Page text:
Hey guys! Iron Ed asked about drawing eyes at a three-quarter angle last week. Since I have trouble with that myself, let's take a look.
Again, I should remind everyone that my formal art education is pretty sparse and that I'm in no way an authority on drawing. These Tips and Terms posts are just based on my methods and observations.
As mentioned last week, the brow ridge and the bridge of the nose can hide the far eye at certain angles. This is because of where the eye sits in the skull. In the most basic terms, our eyes are balls of vitreous fluid wrapped in a thin coating. Kind of like Jello in a soft, plastic shell. They're very delicate and, well, highly squish-able.
This is where the skull comes in.
There are a number of ridges, planes, and surfaces of the skull, all of which have specific names. We don't need to worry about that. All we need to be concerned with is that the eye sits in the eye socket, surrounded by the brow ridge, check bones, and nasal bridge. The whole point is to protect these delicate organs from damage.
When the head turns, those bony ridges that protect our eyes change how the eye farthest from us looks. The eye itself hasn't actually changed. It just looks as if it has. Yeah, I hate perspective, foreshortening, and depth too. The easiest way to draw this is to cover part of the far eye with the nose bridge and make the far eye sit slightly closer to the bridge than the near eye.
As we can see from The Batman cartoon, this works with standard shaped faces like Poison Ivy's...
...elongated faces like Alfred Pennyworth's...
...or more squat faces like the Penguin's.
Despite the shape differences, the basic sphere structure is still there in each one, making it easier for the animators to keep the facial features in their proper places.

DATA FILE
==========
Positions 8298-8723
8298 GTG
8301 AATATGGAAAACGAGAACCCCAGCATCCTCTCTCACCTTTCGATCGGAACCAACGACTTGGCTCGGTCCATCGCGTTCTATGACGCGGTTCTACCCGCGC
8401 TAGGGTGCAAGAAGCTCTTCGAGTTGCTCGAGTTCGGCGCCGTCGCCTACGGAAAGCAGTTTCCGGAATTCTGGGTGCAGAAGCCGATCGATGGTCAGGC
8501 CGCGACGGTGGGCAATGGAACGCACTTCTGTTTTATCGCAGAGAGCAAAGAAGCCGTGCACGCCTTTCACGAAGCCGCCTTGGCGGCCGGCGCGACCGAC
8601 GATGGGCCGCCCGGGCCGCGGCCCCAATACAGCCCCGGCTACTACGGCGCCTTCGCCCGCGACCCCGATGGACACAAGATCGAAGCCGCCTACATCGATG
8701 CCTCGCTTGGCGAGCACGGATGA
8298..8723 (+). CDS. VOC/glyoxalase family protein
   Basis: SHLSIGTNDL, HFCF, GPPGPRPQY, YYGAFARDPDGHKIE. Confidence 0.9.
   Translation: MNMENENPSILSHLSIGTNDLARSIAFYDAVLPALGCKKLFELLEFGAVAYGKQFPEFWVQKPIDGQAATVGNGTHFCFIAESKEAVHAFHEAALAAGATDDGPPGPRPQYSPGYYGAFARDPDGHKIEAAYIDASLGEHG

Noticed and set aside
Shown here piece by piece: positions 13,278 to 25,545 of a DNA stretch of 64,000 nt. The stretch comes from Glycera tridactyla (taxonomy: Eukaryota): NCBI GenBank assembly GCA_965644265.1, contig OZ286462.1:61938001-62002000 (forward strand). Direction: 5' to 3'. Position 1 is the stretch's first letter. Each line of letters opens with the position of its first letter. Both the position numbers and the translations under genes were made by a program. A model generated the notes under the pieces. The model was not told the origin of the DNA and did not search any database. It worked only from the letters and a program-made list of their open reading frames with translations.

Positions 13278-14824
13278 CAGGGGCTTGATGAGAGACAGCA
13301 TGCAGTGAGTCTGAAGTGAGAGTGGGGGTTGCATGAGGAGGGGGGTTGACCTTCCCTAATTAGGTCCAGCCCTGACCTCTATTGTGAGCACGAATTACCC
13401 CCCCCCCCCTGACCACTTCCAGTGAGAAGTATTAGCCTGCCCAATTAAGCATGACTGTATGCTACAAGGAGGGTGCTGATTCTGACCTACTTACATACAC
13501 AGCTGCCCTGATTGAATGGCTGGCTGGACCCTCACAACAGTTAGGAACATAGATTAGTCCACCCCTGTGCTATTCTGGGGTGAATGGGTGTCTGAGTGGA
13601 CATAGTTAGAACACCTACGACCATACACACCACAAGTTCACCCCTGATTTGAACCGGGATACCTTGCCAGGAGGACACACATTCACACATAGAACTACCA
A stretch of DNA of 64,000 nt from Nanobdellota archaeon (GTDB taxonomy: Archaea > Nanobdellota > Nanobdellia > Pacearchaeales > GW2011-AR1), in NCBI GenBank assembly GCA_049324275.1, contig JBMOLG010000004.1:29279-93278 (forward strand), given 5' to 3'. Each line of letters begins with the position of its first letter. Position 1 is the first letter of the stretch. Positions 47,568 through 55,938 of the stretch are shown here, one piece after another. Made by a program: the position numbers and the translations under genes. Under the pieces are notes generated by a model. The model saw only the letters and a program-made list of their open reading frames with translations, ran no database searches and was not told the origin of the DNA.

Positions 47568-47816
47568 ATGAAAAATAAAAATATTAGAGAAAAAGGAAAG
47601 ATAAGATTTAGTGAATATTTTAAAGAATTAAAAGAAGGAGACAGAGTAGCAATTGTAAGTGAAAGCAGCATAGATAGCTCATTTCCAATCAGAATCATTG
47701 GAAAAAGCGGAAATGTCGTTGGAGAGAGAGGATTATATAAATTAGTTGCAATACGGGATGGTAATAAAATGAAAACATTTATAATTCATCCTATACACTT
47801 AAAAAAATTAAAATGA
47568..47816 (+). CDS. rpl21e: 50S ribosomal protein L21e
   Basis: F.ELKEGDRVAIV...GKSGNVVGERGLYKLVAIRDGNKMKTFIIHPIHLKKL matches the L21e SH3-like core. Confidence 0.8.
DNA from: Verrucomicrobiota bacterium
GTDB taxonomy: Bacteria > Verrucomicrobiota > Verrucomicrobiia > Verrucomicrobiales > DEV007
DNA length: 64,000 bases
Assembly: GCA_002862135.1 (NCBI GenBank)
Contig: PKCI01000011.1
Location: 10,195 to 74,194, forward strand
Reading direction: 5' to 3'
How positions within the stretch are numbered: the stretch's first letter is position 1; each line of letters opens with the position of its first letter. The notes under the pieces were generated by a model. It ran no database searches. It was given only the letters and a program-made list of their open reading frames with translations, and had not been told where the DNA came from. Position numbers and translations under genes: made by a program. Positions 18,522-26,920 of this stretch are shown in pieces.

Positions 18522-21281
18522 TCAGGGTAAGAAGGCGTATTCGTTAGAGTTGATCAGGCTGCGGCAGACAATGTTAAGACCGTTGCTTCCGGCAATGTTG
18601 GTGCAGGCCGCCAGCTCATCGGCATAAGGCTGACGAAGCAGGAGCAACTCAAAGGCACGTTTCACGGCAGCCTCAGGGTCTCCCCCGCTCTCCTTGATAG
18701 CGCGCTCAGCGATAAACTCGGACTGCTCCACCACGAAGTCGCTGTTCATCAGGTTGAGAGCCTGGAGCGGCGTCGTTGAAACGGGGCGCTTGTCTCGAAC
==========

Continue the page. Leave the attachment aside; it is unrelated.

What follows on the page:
Because cartoon characters...
...bounce around a lot.
Chances are there are more bronies reading than Batman fans. So, let's look at how the basic sphere structure works on My Little Pony: Friendship is Magic. Does it help? Actually yes, it makes ponies easy to draw! Pony heads follow the basic sphere structure very closely. Even the three-quarter far eye follows the curve of the sphere. Don't believe me? Check it out.
Twilight's sporting it.
So is Applejack.
Spike's a little more complex because of his spines and the fact that he has cheeks, but the sphere is still there. Unlike the ponies, he has a bit of flesh separating his eye from the outer curve of his face. Not much, just a bit.
One thing that stands out is that the horizontal (eye) line seems to sit a little lower on the sphere than usual to accommodate the larger eyes. Also, the mouth/nose area is a little smaller to help make the eyes appear even larger - which increases the character's cuteness factor. Other than that, the far eye is still partially covered by the nose bridge. Continue the nose line up a bit, have the outer ridge of the far eye follow the curve of the head, and you should be all set.
Cause while ponies may not be tossing Batarangs at baddies, they still...
...bounce around a lot.
So use the basic sphere structure to help keep those eyes, noses, and mouths in place. It takes a little extra work, but the results are worth it. *grin*
If there's an art or comic topic that you'd like me to write about, please let me know via comments or email. Thanks guys!
"Animation is different from other parts. Its language is the language of caricature. Our most difficult job was to develop the cartoon's unnatural but seemingly natural anatomy for humans and animals."
-- Walt Disney